by Julian Spector
May 23, 2017

I jetted off to GTM's Solar Summit in Scottsdale, Arizona last week, ready to enjoy some deep dives into the state of the solar industry.

Instead, I was inundated with storage.

Right off the bat, in GTM SVP Shayle Kann's opening keynote presentation, we saw the tremendous growth on deck for solar around the world. (Full video coverage of the event is available to Squares like you right here.) But he also cautioned about diminishing returns: At around 10 percent penetration, the duck curve (midday oversupply, challenging evening ramp) starts to become a problem and reduce the marginal value of additional solar installations.

Further price declines alone won't solve this problem. Instead, the duck curve calls for some combination of expanded regional transmission networks, traditional flexible capacity and newer sources of flexibility, like demand response, electric vehicles and, yes, energy storage.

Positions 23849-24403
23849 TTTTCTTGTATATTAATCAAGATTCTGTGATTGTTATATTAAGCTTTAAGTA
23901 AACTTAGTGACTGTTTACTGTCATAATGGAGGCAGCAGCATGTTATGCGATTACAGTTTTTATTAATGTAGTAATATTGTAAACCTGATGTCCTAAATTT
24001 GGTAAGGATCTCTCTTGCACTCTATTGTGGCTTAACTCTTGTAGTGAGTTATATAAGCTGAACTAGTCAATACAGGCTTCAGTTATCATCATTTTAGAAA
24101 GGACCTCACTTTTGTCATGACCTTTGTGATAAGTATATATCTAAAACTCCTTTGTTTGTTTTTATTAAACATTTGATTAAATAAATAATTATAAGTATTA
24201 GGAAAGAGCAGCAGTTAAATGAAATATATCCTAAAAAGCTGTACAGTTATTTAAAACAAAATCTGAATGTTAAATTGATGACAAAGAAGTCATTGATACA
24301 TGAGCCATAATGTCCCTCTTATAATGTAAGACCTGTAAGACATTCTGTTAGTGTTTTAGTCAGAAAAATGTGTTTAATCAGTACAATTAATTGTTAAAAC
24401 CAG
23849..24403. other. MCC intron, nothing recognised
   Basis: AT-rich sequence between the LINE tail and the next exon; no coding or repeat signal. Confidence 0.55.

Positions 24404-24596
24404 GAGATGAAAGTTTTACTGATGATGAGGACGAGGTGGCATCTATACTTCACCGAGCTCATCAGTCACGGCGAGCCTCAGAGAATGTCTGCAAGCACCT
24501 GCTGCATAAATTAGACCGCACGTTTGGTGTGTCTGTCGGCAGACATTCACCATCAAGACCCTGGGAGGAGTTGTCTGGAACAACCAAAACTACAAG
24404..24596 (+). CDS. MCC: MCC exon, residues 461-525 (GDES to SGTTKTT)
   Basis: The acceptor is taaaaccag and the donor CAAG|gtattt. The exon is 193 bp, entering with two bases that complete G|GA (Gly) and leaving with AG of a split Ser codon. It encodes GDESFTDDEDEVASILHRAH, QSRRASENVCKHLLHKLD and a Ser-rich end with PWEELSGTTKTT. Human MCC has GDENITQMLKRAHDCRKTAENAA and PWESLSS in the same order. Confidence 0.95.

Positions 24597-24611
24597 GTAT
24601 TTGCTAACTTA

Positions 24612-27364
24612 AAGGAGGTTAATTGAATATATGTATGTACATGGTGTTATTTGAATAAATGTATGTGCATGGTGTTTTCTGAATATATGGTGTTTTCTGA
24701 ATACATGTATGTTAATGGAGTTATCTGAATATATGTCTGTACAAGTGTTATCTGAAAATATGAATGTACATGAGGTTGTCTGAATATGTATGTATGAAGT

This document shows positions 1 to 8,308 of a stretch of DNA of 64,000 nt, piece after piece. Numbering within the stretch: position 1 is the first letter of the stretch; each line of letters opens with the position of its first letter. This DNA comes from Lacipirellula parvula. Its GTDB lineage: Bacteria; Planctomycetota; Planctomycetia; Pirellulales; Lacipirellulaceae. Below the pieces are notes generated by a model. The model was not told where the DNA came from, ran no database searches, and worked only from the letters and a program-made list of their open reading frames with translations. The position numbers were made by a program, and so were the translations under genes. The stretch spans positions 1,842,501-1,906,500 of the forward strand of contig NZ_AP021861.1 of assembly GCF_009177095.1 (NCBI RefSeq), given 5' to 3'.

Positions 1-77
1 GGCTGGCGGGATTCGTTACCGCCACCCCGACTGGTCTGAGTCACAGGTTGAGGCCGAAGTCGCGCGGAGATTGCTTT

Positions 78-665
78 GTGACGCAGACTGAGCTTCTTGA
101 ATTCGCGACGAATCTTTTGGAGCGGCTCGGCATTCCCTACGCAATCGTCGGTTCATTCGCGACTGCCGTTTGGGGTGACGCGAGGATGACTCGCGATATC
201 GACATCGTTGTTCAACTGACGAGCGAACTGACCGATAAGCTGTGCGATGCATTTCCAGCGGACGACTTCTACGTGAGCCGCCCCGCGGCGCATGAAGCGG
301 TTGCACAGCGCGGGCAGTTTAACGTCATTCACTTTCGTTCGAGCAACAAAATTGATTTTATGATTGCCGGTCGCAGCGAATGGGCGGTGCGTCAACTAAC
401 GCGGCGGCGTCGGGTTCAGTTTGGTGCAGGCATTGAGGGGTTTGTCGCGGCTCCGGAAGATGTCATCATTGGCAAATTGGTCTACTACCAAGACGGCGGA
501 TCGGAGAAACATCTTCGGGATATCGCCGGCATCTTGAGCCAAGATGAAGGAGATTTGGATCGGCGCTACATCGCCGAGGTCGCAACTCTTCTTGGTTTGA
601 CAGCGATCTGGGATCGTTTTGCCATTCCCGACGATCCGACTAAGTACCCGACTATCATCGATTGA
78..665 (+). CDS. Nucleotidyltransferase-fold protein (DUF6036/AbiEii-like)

Then came Sunrun CEO Lynn Jurich, who leads the largest pure-play residential solar company in the U.S. (Read my recap of her talk here.)

"What's totally being unappreciated is that storage on the scene completely changes the game, and in my mind makes it inevitable that we move to a majorly distributed system, and that will drive very long-term growth for this industry," Jurich said.

She later added that energy storage "will be transformative for our globe and our children."

Later that day, I led a panel discussion on the future of behind-the-meter solar plus storage, and discovered the late-afternoon session was totally packed.

Companies are selling solar-plus-storage now, albeit in limited volume and in limited locations. For it to flourish, we'll need to see more tariff reforms that create market signals for self-consumption or energy arbitrage. Right now, homeowners have few incentives to store their solar production for later in the day, even if it would be more efficient for the overall grid.